Both Anna and Matthew’s suicidal ideation and his reaction to her death are (intentionally, I think) tiresome and clique in the first act. Early in their friendship they admit to constantly thinking about suicide, but we never discover why beyond some stated sophistic philosophical abstractions. When Anna does die, the reaction of Matthew is characterized by anger, not empathy or compassion. He puts out his cigarette in a Zen sand box that Anna used to “rake daily” and which “he had to know was sacred [to her]” because he is angry: the personal equivalent of burying a suicide at crossroad or denying them religious funerary rites.
In the second Act, we learn more about the cause of Anna’s death. The pain of a lifetime must be displaced, endured, projected, silenced, and disassociated remains necessary to protect her even in death. Not only does she still have to disassociate to protect herself, but Matthew can still send the persons of Anna’s trinity spiraling into agonizing trauma when asking a revealing question. All three Anna’s give highly credible performances: Ellyn Nugent is wise, sardonic, and constantly actively observant as the afterlife Anna; Sheila Willis is able to convey a light-hearted flightiness than one slowly recognizes is a pure veneer, and Sarah Eddy: the hyper-vulnerability of an abused child.
Matthew supposedly struggles with some sort of illness and we are meant to see moments of mania (his proposal) and intense dysphoria, but Engling, as an actor, is never able to capture either state, particularly the latter, and seems entirely unsure what to do with his body as a performer. As a consequence, he comes off as naïve, superficial, and terribly, terribly earnest. He seems more like Mr. Rogers than someone we could conceive of as in madness or pain, producing a great amount of cognitive dissonance on the part of the audience members as he can’t execute a part that is presumably based on him. It also makes his poor moral and life choices less sympathetic than they should me.
Fortunately, Shawna Tucker balances the show by giving what is by far the strongest performance in the play as Matthew’s wife Patti: she is a competent, visual artist, who wants a normal, happy life, but has fallen in love with Matthew and all his baggage. From the beginning, there are problems: he is eager to pathologize her, he lives a moderate bohemian lifestyle with which she is uncomfortable, and sometimes poorer life and moral choices from Matthew than she expected (Again, it doesn’t help that during the production, that Engling never seems ill, even though his character exhibits the signs of mental illness.) Nonetheless, Tucker is by turns, sexy, intelligent, cheerful, artistic, damaged, hurt, and her performance is constantly authentic whether she is displaying humor, warmth, sensuality or pathos.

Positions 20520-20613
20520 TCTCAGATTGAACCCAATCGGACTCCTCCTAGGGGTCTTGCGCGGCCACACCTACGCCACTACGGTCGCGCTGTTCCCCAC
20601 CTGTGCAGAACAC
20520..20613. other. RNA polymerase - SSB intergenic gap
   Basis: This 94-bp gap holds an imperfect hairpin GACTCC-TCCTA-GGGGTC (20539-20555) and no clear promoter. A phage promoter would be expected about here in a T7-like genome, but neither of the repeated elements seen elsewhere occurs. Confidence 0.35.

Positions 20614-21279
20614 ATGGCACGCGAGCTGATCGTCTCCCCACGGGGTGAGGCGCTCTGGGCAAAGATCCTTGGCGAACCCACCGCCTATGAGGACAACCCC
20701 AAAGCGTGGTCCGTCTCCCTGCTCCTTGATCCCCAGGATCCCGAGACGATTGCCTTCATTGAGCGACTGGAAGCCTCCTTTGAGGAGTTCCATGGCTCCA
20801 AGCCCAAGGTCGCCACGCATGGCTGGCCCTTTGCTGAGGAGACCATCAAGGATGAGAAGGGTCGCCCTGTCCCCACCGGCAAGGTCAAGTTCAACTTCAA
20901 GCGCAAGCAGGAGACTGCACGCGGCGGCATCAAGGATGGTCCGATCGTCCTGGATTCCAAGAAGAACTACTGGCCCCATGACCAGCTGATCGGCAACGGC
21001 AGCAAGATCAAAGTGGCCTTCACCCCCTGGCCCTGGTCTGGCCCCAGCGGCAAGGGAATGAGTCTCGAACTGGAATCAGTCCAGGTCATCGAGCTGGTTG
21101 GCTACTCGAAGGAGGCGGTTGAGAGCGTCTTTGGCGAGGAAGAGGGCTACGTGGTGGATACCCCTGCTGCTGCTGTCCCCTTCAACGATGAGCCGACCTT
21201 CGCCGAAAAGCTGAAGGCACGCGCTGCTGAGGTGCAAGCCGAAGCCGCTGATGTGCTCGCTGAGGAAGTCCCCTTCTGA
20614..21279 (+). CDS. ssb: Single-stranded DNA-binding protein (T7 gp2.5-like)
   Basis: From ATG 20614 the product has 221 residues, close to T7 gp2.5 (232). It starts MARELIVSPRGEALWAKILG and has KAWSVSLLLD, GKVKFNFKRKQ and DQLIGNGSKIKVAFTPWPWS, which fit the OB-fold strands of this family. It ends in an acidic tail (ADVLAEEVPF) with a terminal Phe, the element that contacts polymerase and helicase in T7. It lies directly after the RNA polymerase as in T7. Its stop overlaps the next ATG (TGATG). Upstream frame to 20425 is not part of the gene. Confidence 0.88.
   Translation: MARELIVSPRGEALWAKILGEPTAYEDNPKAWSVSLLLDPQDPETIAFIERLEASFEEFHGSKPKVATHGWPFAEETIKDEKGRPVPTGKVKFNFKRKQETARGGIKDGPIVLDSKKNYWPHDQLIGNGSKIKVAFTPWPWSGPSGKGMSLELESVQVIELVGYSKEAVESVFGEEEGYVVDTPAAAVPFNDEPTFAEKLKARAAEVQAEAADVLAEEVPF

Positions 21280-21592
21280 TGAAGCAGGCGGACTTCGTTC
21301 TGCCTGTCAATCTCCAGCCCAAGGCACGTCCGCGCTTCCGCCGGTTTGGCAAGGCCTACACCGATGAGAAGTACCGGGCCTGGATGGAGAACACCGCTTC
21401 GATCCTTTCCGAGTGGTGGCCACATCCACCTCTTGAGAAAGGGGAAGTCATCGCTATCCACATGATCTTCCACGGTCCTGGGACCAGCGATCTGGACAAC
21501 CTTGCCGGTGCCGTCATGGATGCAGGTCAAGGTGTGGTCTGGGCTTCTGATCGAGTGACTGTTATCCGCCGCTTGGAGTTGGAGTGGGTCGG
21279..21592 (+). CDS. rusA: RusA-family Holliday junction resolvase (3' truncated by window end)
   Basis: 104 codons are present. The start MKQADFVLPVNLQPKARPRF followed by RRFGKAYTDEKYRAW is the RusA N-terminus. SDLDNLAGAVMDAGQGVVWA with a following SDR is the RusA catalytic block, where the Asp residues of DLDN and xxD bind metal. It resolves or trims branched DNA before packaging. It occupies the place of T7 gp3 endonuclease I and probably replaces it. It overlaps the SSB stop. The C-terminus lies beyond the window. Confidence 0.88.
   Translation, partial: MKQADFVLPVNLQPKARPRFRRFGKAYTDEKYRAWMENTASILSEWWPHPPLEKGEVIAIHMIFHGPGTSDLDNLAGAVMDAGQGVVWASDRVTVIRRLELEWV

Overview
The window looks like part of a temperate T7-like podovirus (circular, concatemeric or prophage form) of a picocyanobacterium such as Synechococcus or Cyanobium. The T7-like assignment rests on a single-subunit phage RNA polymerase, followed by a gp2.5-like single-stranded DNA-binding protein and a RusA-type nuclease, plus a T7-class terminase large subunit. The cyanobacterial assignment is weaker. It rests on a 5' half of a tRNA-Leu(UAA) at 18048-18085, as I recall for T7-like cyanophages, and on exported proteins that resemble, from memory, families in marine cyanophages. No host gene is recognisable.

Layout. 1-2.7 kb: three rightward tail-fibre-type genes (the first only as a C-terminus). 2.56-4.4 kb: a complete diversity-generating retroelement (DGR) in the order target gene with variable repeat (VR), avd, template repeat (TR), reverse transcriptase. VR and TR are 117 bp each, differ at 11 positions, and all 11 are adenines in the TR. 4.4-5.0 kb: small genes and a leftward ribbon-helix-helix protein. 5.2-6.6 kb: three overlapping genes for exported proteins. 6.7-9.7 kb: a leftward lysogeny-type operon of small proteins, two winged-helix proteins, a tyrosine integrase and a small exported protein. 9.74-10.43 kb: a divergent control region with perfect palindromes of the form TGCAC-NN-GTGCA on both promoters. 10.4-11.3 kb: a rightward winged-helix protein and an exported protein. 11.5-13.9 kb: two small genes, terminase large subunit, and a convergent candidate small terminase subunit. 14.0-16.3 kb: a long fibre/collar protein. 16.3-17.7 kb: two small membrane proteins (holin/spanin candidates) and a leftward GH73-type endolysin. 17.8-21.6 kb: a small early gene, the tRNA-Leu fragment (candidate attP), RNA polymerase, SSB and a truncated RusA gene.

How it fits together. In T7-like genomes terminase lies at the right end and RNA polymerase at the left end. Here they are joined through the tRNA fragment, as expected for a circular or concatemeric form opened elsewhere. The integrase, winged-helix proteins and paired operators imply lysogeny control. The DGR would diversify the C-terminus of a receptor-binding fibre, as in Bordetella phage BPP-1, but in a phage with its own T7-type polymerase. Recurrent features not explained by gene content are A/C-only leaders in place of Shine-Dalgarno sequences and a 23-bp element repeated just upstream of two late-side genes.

Jean Marie Koon, who is very charming as a “New York Jewess with this accent,” and Kevin Grubb are able to provide suitable comic relief as Matthew’s friends although Grubb performance could be lackluster in time, especially in his scenes with Engling, but not enough for my guest complained that the show with suicide, abortion, child-abuse, aids, and self-mutilation “was too much [for the audience] to endure,” echoing Anna’s claim that she lacked in her death: “suicide: that is puts the fatal in fatal mental illness.” The Set Design (Ann Davis) is fantastical, but flexible enough to allow for scenes from biological life. The projections design (Paul Deziel) and lighting (Benjamin L. White) seemed week and bizarre, but how do you light the afterlife?
Polarity Theatre Ensemble is producing Richard Engling’s “Anna in the Afterlife.” It runs at the The Greenhouse Theatre Center located at 2557 N. Lincoln Avenue, Chicago through Sunday May 24th `2015. Productions are Thursday through Saturday at 8:00 pm and Sundays at 3:00 pm Regular Tickets are 25 dollars. Students Tickets are Ten dollars. Seniors: 20 dollars. They can be purchased at www.petheatre.com or by calling 773-404-7336 . There is limited parking in the area and 100 free spaces in the old Children’s Memorial Hospital garage just north of the theater.